The ABC Of ICT - The Top 10 People Success Factors For IT Service Management

In a previous blog (The ABC Of ICT - The Top 10 People Issues), Paul Wilkinson of GamingWorks and I shared how the “ABC of ICT” (the Attitude, Behavior, and Culture issues), or the “people factor,” is a critical success or fail factor in IT, and particularly IT service management (ITSM), operational and improvement initiatives.

In this blog, we want to move on from the “resistance areas” and share the top 10 critical success factors for dealing with the ABC of ICT. These are borrowed from the ABC of ICT - An Introduction to the Attitude, Behavior and Culture of ICT book by Paul and Jan Schilt so that, as Paul likes to say, “We can make a difference together.”

Top 10 people critical success factors for IT

  1. Involve all functions in design. Involve and include all functional units, development and operations. Bringing people together in face-to-face meetings, workshops, forums, and simulations to stimulate discussion, engagement, involvement, and address resistance. Resistance is a fact; you will encounter it. Bringing people together helps to make it visible, helps to create buy-in, and empowers people to change their own ways of working.
  2. Spend time with the customer. Learn how they use your services, spend time with the business. For example let IT staff work “in the business” (obviously they are already in the business) for a day. Engage with the business, take ownership and control, and seek ways to actively identify business needs and ways to improve business and IT working (and trust). Show that we (in IT) understand, show that we care, and show that we are doing something about it.
  3. Understand and verify business needs first before making a proposal. Ensure that business need drives the business case for improvement. Make this explicit in all ITSM improvement proposals. Look from the customer, user, and business perspectives. Consider hiring people from the business to bring greater business perspective, such as moving business analysts into IT.
  4. All in IT must know what business value is and how they contribute toward it. People must know what “success” is and how it can be measured and demonstrated. In the context of ITSM, people need to know WHY there is an ITSM or ITIL initiative and what the organization wants to achieve. People need to be continually reminded and confronted with desirable and undesirable behavior, and the consequences of their behavior. Need I remind you of Paging The IT Organization: You Need To Support The People Not The Technology?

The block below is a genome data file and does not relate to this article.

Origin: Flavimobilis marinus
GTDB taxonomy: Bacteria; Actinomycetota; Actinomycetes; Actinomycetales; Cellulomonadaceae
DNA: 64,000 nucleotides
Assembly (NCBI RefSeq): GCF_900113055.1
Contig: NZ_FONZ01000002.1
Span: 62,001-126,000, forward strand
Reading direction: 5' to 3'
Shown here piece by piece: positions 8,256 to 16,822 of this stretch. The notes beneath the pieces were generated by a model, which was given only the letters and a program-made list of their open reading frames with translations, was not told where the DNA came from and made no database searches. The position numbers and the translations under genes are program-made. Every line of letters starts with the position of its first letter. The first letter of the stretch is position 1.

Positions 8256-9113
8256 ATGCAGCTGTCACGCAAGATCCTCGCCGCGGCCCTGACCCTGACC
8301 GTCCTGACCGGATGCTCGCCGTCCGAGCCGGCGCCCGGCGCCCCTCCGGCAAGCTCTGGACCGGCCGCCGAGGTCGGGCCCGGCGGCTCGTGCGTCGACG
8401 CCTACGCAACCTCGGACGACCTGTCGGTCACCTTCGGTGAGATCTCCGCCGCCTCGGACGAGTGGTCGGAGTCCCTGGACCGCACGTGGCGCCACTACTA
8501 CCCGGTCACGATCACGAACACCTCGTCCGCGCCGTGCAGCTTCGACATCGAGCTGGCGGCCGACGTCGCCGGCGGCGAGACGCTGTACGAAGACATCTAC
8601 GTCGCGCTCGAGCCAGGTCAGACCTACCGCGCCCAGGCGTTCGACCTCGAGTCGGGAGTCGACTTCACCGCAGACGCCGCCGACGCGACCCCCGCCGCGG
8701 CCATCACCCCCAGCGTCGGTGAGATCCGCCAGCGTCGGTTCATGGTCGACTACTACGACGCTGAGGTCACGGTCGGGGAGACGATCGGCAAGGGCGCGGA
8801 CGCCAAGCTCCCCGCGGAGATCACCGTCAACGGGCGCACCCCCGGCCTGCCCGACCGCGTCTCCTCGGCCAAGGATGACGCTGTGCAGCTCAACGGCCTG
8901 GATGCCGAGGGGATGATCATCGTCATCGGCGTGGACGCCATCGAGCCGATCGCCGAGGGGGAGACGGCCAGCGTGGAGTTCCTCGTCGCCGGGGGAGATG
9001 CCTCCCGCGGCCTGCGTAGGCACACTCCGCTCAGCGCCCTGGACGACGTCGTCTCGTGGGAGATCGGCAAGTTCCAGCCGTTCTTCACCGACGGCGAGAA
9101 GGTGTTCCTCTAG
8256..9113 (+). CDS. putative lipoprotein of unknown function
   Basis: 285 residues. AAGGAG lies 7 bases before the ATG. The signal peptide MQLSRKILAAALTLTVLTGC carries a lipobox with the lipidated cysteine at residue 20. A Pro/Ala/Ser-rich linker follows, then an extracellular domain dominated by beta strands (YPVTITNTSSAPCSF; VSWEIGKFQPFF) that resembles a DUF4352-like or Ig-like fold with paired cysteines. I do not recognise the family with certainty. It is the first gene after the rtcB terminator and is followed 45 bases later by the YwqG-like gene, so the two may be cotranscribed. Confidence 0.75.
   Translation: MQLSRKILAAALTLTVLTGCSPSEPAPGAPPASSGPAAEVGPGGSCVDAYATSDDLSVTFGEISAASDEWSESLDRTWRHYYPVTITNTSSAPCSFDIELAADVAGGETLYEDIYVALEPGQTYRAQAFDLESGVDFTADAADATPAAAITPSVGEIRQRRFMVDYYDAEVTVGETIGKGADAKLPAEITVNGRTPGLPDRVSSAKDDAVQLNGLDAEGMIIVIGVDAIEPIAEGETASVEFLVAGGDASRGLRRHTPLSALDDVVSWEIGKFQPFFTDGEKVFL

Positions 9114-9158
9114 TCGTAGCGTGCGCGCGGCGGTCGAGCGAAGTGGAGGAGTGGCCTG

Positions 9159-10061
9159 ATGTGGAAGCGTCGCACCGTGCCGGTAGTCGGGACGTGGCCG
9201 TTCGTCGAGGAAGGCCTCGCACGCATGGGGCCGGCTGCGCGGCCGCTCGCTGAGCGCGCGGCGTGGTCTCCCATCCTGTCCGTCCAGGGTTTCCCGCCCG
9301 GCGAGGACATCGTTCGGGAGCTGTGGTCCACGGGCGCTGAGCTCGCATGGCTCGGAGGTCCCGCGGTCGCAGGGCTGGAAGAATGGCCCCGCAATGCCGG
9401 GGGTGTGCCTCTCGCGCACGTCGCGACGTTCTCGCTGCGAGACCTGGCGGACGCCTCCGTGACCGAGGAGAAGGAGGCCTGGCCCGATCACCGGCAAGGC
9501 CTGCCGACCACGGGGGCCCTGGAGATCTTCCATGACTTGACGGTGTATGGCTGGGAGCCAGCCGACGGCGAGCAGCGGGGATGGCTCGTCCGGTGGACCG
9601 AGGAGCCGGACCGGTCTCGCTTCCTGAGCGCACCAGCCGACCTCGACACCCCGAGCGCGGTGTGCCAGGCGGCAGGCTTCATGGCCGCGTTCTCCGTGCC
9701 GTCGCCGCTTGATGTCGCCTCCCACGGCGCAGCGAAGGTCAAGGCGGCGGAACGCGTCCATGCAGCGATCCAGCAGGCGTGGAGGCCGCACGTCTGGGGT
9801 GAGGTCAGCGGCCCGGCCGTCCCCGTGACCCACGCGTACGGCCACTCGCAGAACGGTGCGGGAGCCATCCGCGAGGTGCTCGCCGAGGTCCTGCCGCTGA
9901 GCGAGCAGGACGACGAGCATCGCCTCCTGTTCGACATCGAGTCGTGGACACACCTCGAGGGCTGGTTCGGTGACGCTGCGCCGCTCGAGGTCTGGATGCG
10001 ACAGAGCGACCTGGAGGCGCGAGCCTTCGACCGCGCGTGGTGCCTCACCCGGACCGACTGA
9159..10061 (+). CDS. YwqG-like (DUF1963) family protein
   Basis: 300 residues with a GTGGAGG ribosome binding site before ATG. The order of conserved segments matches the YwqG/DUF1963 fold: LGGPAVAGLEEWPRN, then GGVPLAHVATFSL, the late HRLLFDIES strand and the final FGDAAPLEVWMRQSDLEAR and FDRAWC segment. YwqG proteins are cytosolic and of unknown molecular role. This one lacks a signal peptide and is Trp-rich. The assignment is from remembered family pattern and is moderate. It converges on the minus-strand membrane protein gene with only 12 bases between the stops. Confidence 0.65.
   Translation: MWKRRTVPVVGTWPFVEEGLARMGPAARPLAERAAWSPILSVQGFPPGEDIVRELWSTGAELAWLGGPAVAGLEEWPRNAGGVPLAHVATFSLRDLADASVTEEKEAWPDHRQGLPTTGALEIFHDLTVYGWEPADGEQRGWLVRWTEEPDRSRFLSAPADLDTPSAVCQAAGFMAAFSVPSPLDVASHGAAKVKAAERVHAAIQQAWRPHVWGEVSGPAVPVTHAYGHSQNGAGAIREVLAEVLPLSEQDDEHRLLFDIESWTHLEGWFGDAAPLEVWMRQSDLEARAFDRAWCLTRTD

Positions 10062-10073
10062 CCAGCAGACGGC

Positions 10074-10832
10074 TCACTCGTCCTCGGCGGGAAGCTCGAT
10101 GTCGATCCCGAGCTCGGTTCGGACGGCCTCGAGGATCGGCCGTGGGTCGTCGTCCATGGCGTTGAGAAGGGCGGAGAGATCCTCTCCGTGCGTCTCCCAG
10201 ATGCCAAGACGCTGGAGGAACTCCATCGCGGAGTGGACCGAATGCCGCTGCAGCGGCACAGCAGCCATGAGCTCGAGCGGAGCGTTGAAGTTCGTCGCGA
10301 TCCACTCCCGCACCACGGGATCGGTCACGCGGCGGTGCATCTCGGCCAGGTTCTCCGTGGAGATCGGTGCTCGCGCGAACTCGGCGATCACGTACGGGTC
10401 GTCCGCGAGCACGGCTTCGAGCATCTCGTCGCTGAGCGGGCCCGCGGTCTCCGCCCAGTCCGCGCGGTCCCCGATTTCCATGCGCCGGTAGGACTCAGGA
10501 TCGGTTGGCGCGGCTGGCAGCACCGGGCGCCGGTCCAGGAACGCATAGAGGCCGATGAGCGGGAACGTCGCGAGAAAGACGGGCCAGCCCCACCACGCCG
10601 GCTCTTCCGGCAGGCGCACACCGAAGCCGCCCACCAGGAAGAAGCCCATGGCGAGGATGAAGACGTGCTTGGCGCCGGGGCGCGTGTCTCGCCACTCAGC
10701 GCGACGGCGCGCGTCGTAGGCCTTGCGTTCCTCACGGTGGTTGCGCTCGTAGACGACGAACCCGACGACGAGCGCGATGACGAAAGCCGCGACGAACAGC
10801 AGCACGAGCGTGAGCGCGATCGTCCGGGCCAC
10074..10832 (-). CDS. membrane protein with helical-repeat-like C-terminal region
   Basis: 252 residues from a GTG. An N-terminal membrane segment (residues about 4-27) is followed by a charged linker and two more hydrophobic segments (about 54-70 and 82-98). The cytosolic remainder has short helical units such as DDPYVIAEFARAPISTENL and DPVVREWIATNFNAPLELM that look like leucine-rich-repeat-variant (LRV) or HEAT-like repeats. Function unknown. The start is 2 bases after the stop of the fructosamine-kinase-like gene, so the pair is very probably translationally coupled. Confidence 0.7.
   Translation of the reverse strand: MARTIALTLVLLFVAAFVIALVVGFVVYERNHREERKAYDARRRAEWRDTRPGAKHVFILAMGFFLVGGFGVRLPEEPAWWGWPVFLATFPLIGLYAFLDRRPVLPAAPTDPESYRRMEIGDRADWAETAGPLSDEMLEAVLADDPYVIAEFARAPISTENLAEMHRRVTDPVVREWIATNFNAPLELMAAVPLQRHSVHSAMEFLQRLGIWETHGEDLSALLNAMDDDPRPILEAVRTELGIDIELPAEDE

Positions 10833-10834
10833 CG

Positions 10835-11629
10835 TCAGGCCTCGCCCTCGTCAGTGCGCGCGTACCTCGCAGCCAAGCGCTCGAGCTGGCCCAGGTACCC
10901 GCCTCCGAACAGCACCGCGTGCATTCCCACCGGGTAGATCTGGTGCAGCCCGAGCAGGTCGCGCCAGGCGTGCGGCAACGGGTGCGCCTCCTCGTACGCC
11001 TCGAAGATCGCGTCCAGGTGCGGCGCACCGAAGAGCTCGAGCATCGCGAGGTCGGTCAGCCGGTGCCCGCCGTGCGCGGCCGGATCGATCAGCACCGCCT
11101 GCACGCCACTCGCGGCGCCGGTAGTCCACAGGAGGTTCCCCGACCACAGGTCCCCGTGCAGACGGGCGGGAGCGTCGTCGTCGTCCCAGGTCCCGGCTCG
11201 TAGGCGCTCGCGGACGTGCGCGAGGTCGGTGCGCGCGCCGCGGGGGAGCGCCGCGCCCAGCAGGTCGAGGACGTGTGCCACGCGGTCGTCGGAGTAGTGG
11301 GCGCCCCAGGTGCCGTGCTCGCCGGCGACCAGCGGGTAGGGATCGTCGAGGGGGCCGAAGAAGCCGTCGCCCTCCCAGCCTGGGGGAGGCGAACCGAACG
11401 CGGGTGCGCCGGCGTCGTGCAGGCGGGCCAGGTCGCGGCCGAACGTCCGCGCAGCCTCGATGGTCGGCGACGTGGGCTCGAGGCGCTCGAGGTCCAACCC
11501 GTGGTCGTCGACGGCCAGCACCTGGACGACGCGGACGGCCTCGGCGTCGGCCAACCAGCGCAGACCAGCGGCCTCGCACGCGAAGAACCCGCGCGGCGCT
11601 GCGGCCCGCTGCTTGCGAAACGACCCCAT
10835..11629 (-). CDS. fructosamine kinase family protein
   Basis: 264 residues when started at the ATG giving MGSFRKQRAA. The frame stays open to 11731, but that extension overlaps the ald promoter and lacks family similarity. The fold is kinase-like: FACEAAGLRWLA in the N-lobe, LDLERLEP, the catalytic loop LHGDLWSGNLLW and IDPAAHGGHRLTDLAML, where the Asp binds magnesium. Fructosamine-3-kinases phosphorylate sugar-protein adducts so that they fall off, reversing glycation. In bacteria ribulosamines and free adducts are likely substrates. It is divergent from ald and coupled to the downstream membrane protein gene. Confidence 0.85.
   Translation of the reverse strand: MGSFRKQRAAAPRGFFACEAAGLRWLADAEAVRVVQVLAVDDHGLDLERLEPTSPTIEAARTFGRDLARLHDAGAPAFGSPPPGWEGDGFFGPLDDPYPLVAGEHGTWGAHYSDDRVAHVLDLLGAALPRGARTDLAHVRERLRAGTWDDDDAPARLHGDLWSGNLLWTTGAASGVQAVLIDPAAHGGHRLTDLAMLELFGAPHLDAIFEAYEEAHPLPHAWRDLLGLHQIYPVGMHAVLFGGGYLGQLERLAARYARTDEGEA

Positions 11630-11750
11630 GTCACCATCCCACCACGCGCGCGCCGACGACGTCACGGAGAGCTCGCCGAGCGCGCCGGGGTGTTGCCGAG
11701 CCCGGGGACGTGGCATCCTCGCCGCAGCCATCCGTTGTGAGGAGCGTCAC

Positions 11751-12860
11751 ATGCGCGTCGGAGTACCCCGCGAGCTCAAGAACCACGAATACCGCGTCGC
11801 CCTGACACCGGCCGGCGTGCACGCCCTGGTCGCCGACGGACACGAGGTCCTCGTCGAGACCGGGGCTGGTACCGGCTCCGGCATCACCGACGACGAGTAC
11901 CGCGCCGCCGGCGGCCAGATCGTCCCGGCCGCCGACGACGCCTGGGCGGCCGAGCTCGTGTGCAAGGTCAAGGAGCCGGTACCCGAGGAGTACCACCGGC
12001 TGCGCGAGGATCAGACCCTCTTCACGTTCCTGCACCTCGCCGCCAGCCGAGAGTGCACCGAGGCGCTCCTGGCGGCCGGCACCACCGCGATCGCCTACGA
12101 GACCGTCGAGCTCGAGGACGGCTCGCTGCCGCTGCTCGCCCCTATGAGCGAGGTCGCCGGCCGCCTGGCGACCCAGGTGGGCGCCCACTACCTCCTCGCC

5. Look beyond (ITIL) certification. Look for a demonstration of capabilities when selecting or hiring people for ITSM. Look for demonstrated, proven abilities to use frameworks such as ITIL to realize results. Look for ways of developing practical experience and achieving impact following ITIL certification. When hiring “expertise,” ask, “How would you deal with the ABC issues?”
  6. Get executive commitment. This is executive commitment from both the business and IT. Without a demonstrated commitment culture change will fail. Commitment means things like “lead by example,” “walk the talk,” “confront undesirable behavior,” “communicate and reinforce goals and aims,” and “reward desirable behavior” (I bet James Finister is thinking … “and not using buzzwords and clichés”). Plus demonstrated results are required to sustain management commitment.
  7. Communicate and market IT and what it can do for the business. Market and learn to speak in user and customer language; communicate outcomes and results not “ITIL-compliance.” Communicate in terms of business priorities and goals. Understand executive management concerns and the business case. Communicate and re-communicate in these terms.
  8. Use facts and figures to create business buy-in. Use impact, consequences, risks, and facts and figures to change attitude and gain buy-in. Remember that an IT or business service is all about “Value, Outcomes, Costs, and Risks.” Measures must demonstrate the “customer experience” and be focused from the outside-in rather than the inside-out. (See for more on outside-in thinking.)
  9. A holistic approach is a must. Consciously addressing and balancing People, Process, Product, and Partner capabilities in the pursuit of the fifth "P" – Performance, when applying ITIL or other ITSM frameworks/methodologies/standards such as USMBOK